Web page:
‘She was sitting there and instantly you saw her face light up and the reaction. It’s like “wow” because you have made their day and it makes your day too.’
Linda Groom admits she probably sings more than talks.
Linda Groom, 66, from Purbrook, has been singing from a very early age.
In fact, it’s difficult to get her to stop singing, she confesses.
‘My mum had a letter when I was five years old asking her to come to the school,’ she says.
‘I was singing all the time under my breath.
‘I sing anything and everything.
‘Singing makes you feel good. It keeps you breathing well.
‘Because life is so fast nowadays, it helps you slow down.’
About Cascade, she says: ‘It’s a great group of girls here. I had been off a few weeks, poorly.
‘I came back and got hugs and kisses. It made me grizzle actually – but it was a good grizzle.
‘I did not think I would be missed that much having only been here just over a year.’
Schoolteacher Jackie Rapley is the musical director.
The 47-year-old, from Southsea, laughs: ‘I’m daft enough to stand there waving my arms, plus I have a bit of musical knowledge!
She got into singing after seeing an advert in the library in 1998
‘I wanted a hobby I could do that would get rid of the stresses of the day,’ she says.
On her role as musical director, she adds: ‘You look for people who can sing in tune.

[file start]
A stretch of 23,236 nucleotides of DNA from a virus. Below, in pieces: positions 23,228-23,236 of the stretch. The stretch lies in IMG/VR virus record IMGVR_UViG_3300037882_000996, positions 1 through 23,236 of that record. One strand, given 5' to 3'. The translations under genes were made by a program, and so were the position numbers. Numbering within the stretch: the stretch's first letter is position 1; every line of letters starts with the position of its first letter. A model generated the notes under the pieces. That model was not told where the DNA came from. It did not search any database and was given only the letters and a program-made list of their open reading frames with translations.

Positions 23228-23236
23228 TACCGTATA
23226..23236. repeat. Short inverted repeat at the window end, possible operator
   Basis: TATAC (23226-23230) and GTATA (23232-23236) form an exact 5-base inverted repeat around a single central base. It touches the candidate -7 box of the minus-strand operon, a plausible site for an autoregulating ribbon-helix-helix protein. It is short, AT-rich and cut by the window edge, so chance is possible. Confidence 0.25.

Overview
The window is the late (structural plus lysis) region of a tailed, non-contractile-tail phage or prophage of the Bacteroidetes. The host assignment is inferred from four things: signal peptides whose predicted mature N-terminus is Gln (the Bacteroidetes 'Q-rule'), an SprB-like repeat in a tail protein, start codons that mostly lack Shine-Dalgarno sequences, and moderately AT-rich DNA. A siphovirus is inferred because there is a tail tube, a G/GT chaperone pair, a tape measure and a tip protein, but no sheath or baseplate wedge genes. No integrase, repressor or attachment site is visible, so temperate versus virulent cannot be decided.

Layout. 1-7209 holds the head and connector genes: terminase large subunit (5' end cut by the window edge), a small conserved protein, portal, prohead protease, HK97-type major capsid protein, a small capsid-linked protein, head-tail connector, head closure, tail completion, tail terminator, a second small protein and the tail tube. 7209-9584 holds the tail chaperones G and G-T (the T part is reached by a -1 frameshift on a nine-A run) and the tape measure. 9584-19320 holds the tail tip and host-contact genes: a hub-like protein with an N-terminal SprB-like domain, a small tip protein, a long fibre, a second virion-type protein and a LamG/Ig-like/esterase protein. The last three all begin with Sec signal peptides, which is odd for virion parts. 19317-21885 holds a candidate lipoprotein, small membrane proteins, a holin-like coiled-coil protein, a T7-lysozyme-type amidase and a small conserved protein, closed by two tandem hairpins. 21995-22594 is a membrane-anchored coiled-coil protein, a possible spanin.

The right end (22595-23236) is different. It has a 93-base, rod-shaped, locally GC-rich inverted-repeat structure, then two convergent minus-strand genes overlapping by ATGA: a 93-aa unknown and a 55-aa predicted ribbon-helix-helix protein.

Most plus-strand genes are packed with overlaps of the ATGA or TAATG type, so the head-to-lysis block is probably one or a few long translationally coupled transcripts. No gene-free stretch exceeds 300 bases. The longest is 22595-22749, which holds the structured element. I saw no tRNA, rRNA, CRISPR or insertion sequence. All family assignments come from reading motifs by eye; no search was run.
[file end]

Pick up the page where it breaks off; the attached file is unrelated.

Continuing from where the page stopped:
‘But it’s more than that with barbershop – you have to be able to sell a song.
‘We sing everything without sheet music in front of us so you have to have a fairly good memory.
‘You want people who have a lot of enthusiasm.’
Portsmouth’s Spinnaker Chorus are celebrating a big win.
Last month the chorus took part in the annual Sweet Adeline’s International Region 31 convention at The Sage in Newcastle.
Some 72 ladies from the barbershop a cappella choir, performed 2 songs, ‘I never meant to fall in love’ and ‘The moment I saw your eyes’.
With their new musical director, John Palmer leading them, Spinnaker Chorus could be heard screaming with delight and excitement when they were announced as third place champions with their best ever score of 620 points, an improvement of two places on their 5th position in 2005.
Tracy Daniel, from Spinnaker Chorus, says: ‘We are one big supportive family, a great team with the determination to succeed in the hobby we love so dearly.
‘Winning third place in Newcastle is the icing on the cake for us, it has given us all huge confidence and we are immensely proud of our achievement.’
FIND OUT MORE
To find out more about Cascade, whether you’re interested in joining or would like them for an event, please email firstname.lastname@example.org.
Alternatively visit cascadeharmony.org.
Spinnaker Chorus rehearse every Wednesday from 7.30pm to 10pm at Blendworth Church Hall, in Horndean.